France's Ministry of Agriculture has released a map naming and shaming restaurants in Paris that need to clean up their act, and giving gold stars to those toeing the hygiene line. What the map doesn't reveal, however, is the state of these premises' toilets.
Visit any crappy café anywhere in Europe and you won't be too shocked to find the bathroom is a literal and figurative s**t hole – the infamous "toilette à la Turque" is apparently still socially acceptable in the minds of many restaurant owners.
You'd be forgiven for having higher expectations for the WC in the cafés and bars of Europe's chicest city though, especially when you've just paid €25 for a croque monsieur and a Coke in the Saint Germain district.
But don't surprised if things are no different.
(A newly decorated loo in a Paris bar. Photo: Jean-Gilles Arpajou/Flickr)
White tablecloths, red velvet banquettes and waiters who barely deign to take your American Express card are no guarantee there won't be a chamber of horrors lurking behind the door marked "Toilettes".
These entrances to the seventh circle of hell are found on chic streets such as the Rue Royale and Avenue Montaigne as often as in your rundown neighbourhood PMU cafe-tabac.
One Brit who visited Paris recently told me: "When you go into a toilet in a café or brasserie in Paris, you just never know what you are going to get."
Although one thing café toilets do tend to have in common is a lack of space – somewhat counter-intuitively, in many there is barely enough room to go to the loo.
Even the poshest of places often opt to turn the cupboard under the stairs into the toilet so as not to lose a square inch of profitable space into which another table could be shoehorned.
In the popular La Marine on the banks of the Canal Saint Martin, the queue for the one loo stretches out into the dining area, meaning you are left eating your boeuf-bourgignon surrounded by people crossing their legs and dancing around on the spot.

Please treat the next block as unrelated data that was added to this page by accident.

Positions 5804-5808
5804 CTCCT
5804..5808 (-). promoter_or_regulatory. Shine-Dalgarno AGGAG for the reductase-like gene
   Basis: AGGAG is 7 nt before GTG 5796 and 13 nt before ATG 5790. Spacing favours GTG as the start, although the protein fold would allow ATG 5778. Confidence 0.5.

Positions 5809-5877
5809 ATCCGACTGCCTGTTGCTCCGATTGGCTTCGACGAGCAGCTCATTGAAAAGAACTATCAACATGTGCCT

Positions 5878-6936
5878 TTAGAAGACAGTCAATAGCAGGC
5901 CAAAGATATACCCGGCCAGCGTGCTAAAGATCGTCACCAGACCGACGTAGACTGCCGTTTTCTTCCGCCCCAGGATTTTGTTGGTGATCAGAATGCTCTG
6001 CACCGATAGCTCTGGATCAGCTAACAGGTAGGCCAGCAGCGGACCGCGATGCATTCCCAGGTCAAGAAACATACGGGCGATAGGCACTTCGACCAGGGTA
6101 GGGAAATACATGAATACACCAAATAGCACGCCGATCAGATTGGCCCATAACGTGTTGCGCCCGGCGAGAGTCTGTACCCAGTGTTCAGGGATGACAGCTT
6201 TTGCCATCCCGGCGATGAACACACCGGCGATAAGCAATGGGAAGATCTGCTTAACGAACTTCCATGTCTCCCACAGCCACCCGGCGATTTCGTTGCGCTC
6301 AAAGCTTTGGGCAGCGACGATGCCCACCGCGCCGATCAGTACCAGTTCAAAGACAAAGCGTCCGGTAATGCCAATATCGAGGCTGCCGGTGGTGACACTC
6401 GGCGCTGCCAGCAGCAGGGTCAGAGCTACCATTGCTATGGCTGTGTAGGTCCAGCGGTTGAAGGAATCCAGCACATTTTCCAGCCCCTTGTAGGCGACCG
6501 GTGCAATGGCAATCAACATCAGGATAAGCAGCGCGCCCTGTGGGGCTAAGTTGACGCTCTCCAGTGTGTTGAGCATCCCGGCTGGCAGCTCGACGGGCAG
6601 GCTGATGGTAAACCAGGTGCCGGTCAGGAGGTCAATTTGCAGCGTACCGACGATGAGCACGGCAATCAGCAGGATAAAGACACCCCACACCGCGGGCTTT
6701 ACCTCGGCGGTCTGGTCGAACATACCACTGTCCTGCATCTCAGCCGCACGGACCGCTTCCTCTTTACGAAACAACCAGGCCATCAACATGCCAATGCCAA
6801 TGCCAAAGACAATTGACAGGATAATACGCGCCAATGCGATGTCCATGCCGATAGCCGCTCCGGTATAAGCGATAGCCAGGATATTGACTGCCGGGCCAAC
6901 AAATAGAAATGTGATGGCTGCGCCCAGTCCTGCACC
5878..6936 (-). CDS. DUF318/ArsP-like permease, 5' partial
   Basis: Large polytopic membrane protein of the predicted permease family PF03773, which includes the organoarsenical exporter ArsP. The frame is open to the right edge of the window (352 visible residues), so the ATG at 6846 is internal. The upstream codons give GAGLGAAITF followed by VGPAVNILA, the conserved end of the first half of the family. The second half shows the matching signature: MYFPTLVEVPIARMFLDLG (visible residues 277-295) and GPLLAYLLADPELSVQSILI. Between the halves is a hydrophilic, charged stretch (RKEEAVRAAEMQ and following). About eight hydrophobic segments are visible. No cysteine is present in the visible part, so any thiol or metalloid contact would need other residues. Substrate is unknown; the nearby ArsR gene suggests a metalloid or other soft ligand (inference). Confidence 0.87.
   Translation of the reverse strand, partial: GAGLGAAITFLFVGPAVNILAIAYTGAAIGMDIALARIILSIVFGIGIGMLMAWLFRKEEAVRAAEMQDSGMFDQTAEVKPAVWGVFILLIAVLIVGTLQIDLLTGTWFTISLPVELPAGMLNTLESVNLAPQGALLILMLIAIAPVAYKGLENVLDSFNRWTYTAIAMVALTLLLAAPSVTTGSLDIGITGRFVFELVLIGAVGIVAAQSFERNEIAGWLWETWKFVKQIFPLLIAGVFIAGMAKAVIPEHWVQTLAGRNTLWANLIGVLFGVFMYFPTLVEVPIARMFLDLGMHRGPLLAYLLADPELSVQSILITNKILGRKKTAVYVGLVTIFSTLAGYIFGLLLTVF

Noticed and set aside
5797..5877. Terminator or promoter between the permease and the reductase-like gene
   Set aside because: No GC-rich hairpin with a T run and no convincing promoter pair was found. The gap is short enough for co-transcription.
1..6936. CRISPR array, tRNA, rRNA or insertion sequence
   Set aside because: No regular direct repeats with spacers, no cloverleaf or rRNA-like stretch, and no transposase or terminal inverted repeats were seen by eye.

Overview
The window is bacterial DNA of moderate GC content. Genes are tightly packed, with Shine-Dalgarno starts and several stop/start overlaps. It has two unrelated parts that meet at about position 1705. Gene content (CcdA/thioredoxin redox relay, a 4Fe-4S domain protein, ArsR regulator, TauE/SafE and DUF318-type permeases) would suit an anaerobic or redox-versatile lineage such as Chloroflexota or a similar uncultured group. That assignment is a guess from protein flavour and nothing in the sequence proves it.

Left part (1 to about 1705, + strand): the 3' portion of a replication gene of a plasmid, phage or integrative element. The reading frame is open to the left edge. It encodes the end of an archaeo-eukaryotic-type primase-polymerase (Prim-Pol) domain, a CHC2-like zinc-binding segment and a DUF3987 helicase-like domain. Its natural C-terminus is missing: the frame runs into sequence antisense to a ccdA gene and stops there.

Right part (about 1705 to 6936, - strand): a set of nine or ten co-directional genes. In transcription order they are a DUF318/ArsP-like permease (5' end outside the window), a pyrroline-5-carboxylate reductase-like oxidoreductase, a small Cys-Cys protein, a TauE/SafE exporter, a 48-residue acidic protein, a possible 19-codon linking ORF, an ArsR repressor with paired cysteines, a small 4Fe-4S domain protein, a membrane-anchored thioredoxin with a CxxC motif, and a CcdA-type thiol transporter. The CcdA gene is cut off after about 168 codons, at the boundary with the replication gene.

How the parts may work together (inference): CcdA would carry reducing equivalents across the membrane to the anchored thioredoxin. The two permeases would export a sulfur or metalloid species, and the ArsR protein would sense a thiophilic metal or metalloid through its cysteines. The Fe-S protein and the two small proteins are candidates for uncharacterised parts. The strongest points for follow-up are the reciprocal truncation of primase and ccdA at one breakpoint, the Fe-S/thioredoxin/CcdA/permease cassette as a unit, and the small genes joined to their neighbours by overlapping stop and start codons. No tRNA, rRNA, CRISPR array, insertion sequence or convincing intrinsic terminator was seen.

Last weekend I ate brunch at what was plainly a hot spot pour les hipsters deep in the haut Marais – there were breakfast burritos, babies in skinny jeans and world-weary American music industry execs doing their best to feign the blasé manner of the surrounding Parisians. All very Buzzfeed list come to life.
Until I opened the door to the bathroom and was plunged into the depths. Literally. Half the floor was missing. There was no discernible way to flush the toilet, in which multiple flies were having their own Sunday catch-up session – apparently the American author of a painstaking blog post I found on how to flush French toilets hasn't visited yet.
At one hip bar alongside the canal in northeastern Paris, a trip to the toilet requires crossing a courtyard, often in the dark, with mice scampering at your heels, to reach a Dickensian outhouse so small there's no room to take your trousers down.
And one well-known St Paul pub has a toilet you have to sit on sideways if you're taller than the average 10-year-old.
At another café in the fashionable Marais, tourists can be witnessed coming in to ask if they can use the restroom, and then walking straight back out again upon seeing it. Those who ventured in had to hold their breath while crouching to get into a loo that wouldn't have been out of place in Tolkien's Hobbit village.
Baby changing facilities and disabled access are an impossible dream in most places, where those who've eaten a particularly large lunch may find themselves struggling to negotiate the invariably tiny spiral staircase to the bowels of hell (pun intended), never mind those with actual mobility issues.
On the plus side, if you do make it down you may well make some new friends – even the most prim and proper of eateries will have toilets so cosy and convivial as to be basically unisex, with open urinals for men right by the (usually solitary) cubicle for women.
It can get a bit awkward if there's a queue. Perhaps that's why so many (men, at least) pee in the street.
Unabashedly holding aesthetics in the highest regard may be the local industry, but when it comes to the café loos the city's achingly beautiful veneer is really only rez-de-chaussée-deep.
It may all be part and parcel of the Paris experience, but if you are a stickler for a posh toilet, we can recommend the facilities at the Carrousel du Louvre shopping centre, where for the bargain price of €1.50 you get Dyson dryers, Top 40 pop music piped in and a “hand-cleaned” stall, equipped with Beyoncé's favourite toilet paper.
Available to take home for just €9.90 a pack, it comes in hot pink, lime green, turquoise and yellow – although apparently Bey favours red.
By Pipi le Pew